The fatal stabbing of 9-year-old Mya Lyons on Chicago's South Side two weeks ago has galvanized an unprecedented political response. Scores of people marched through her father's neighborhood declaring, "We're not going to stand for this violence that's taking our young people," and bearing black-and-red placards reading "Stop. Killing. People." The city's murder rate has climbed 13% so far this year. As pressure mounted on city authorities, Illinois governor Rod Blagojevich declared that crime in Chicago had gotten "out of control" the city of 3 million has a gang population officially estimated at 70,000 and offered to send state troopers into its most crime-ridden neighborhoods.
Plainly, Chicago is facing a major problem, although its causes have not been much discussed by policy makers. The faltering economy is raising stress levels, and the desperation in many low-income communities is compounded by the return of thousands of often unskilled ex-convicts to neighborhoods in which they have little prospect for earning an honest living. The demolition of several high-rise public housing developments has also moved thousands of people into new neighborhoods, setting the stage for turf battles between rival gangs.
The response of the city authorities has been a kind of mini "surge" of police officers patrolling on foot and bicycle in high-crime neighborhoods, supported by helicopters frequently hovering overhead which raises the level of anxiety of many residents. But bringing in state troopers may not be the answer, because being drawn largely from rural, mostly white locales, they are generally unaccustomed to the demands of urban policing. "A military response will invite even more problems," says Dennis Rosenbaum, a criminal justice and psychology professor at Loyola University here.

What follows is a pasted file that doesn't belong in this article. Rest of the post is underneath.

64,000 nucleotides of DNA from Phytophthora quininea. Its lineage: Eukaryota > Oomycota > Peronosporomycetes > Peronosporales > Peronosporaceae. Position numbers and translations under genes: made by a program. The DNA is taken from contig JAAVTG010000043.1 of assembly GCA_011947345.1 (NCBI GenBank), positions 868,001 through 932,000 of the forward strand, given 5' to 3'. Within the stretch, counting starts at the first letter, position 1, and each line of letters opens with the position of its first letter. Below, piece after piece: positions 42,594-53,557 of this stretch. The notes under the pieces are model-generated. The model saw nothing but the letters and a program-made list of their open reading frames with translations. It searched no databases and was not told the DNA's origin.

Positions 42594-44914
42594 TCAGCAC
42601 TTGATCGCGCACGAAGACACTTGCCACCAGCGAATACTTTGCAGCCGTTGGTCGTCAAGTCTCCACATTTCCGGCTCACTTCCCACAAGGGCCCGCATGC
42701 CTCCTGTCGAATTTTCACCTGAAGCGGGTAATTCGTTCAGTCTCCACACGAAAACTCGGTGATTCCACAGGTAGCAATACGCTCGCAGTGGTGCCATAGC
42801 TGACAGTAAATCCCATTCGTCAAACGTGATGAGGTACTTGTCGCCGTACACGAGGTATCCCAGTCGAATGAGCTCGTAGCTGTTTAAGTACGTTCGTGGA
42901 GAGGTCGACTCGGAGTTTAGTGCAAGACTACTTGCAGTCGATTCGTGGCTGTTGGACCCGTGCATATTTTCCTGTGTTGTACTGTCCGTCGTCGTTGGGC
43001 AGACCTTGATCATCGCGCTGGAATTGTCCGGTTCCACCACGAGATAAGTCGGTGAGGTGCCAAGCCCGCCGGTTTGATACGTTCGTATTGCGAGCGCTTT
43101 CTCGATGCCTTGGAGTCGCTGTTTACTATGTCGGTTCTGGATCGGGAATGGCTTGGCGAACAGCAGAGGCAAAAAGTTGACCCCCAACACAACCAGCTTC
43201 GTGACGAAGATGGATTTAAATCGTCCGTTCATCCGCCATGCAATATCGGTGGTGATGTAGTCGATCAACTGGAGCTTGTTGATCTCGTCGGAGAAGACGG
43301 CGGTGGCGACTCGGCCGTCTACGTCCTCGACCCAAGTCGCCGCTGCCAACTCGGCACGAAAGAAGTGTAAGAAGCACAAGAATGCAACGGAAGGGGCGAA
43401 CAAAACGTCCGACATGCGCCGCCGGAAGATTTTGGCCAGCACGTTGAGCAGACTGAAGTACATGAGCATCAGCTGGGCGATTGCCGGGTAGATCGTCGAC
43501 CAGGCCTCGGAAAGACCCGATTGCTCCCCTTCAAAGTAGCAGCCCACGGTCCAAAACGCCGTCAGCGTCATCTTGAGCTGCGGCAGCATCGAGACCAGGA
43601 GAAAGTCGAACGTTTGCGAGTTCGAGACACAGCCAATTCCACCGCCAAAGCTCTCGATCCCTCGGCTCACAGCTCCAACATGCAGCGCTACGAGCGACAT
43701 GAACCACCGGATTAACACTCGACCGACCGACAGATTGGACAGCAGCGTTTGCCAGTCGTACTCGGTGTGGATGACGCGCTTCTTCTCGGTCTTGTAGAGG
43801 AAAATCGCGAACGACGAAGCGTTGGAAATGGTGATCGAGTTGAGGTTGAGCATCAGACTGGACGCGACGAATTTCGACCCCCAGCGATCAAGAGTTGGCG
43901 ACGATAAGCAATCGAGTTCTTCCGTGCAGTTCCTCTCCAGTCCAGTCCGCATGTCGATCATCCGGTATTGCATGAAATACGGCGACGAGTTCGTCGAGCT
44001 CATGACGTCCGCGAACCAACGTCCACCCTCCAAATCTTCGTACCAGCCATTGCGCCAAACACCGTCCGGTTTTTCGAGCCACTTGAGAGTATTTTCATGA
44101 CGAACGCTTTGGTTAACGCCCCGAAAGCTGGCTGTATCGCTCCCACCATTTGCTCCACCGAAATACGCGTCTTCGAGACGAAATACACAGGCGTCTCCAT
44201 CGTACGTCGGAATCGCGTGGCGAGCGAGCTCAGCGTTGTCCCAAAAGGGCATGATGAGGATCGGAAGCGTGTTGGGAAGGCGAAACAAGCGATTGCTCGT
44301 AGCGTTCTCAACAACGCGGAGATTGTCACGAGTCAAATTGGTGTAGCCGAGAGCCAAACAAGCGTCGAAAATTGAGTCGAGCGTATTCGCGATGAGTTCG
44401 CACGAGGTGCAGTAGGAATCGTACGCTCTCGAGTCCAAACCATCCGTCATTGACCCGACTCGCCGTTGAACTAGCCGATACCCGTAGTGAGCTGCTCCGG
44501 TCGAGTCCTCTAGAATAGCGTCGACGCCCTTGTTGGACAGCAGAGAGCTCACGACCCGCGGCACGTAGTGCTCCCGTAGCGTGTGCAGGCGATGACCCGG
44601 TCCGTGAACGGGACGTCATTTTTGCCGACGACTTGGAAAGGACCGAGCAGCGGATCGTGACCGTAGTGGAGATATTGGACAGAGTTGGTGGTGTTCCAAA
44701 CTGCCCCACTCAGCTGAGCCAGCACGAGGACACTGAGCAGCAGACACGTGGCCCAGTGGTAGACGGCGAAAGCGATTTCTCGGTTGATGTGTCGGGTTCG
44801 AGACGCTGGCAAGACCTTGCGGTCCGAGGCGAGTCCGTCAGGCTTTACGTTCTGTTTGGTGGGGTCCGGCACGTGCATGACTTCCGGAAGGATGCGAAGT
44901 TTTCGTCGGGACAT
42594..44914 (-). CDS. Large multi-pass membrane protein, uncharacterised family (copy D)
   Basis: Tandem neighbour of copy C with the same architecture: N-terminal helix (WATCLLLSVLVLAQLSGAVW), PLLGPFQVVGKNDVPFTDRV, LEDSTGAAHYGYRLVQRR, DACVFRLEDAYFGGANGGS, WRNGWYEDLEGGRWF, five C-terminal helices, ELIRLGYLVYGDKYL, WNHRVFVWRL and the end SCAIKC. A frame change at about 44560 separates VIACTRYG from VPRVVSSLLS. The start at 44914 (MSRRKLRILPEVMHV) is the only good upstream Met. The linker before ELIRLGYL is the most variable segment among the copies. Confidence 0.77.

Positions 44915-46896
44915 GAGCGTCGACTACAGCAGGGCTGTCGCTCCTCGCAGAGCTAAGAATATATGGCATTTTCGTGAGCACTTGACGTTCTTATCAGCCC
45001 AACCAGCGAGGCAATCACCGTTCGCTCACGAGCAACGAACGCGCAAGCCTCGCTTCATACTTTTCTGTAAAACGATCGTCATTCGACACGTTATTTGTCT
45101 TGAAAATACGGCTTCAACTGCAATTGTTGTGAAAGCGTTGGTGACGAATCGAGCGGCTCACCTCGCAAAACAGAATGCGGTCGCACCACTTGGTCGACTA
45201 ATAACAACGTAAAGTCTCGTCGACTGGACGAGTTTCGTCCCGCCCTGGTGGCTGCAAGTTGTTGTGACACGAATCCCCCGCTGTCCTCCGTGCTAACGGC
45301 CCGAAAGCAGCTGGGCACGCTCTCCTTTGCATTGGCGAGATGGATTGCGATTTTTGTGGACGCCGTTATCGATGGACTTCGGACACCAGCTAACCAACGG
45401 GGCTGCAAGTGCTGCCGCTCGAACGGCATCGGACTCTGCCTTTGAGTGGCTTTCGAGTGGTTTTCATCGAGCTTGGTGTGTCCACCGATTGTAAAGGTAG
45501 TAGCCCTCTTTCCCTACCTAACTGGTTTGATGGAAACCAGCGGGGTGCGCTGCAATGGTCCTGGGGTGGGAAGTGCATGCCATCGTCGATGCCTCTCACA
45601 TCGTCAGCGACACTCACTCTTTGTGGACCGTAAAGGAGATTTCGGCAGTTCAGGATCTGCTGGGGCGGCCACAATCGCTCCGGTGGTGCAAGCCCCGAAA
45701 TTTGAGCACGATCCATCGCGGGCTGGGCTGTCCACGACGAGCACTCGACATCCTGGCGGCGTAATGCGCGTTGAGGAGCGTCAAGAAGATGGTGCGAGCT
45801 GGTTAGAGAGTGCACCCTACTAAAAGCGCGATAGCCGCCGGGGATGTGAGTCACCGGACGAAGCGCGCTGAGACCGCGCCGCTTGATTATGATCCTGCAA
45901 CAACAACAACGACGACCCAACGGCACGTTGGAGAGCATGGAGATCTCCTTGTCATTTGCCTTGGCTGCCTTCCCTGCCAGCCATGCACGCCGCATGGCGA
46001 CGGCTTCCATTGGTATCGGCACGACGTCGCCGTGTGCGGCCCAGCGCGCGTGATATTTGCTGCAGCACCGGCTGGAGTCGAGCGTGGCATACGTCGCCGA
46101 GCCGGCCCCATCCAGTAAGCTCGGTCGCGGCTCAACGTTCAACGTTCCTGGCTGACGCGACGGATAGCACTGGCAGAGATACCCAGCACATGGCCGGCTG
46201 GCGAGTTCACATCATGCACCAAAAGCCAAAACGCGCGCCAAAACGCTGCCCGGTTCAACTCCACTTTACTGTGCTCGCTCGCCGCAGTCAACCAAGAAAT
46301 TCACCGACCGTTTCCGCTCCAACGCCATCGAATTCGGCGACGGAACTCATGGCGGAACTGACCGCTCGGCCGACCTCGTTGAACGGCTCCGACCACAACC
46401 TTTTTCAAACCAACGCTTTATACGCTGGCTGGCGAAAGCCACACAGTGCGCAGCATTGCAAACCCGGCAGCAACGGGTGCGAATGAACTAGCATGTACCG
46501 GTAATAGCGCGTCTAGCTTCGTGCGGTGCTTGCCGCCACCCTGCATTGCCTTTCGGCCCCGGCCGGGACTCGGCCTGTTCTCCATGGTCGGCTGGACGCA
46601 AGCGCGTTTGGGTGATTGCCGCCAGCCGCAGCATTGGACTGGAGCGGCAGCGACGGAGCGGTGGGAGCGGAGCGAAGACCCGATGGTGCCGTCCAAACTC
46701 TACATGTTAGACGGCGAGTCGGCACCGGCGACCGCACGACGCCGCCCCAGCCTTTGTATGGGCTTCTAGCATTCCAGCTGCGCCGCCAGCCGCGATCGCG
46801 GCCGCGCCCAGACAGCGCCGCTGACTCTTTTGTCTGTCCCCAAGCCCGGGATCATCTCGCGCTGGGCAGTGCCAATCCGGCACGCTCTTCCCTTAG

Still, so desperate are many residents of some Chicago neighborhoods that they are actually calling for an even greater police presence. But more aggressive policing at best simply contains the problem in the short-term, while running the risk of eventually turning many in the community against the authorities. That's why community groups are also attempt to tackle the problem at grass roots. One of the most promising initiatives is taking shape at New Mount Pilgrim Missionary Baptist Church, on the city's West Side. Just a few years ago, news reports dubbed the church's Auburn-Gresham neighborhood one of America's most violent. Murders were so rampant that Irish immigrant plumbers refused to work in the neighborhood. Still, residents had no choice but to go about their daily routines. "We'd become so desensitized," recalls the church's pastor, Rev. Marshall E. Hatch, Sr.
Now, the 1,200-member church is open seven days a week, its air-conditioned fellowship hall serving as a sort of neighborhood cooling center. Over the last month, the church hosted a "community ministers" program in which college students supervise youths on work assignments such as planting flowers and collecting trash. The recent Friday Movie Night and Variety Show drew some 200 kids. In the fall, the church sponsors ACT- and SAT-prep courses, and hires college students as role models. "You go one block, and you're smack dab in the middle of the negative pathologies," Hatch says. "Outside of here, academic excellence is frowned upon. They'll tell you, 'you're trying to be white.' But here," he adds, "we're creating a counter-cultural oasis to the negativity."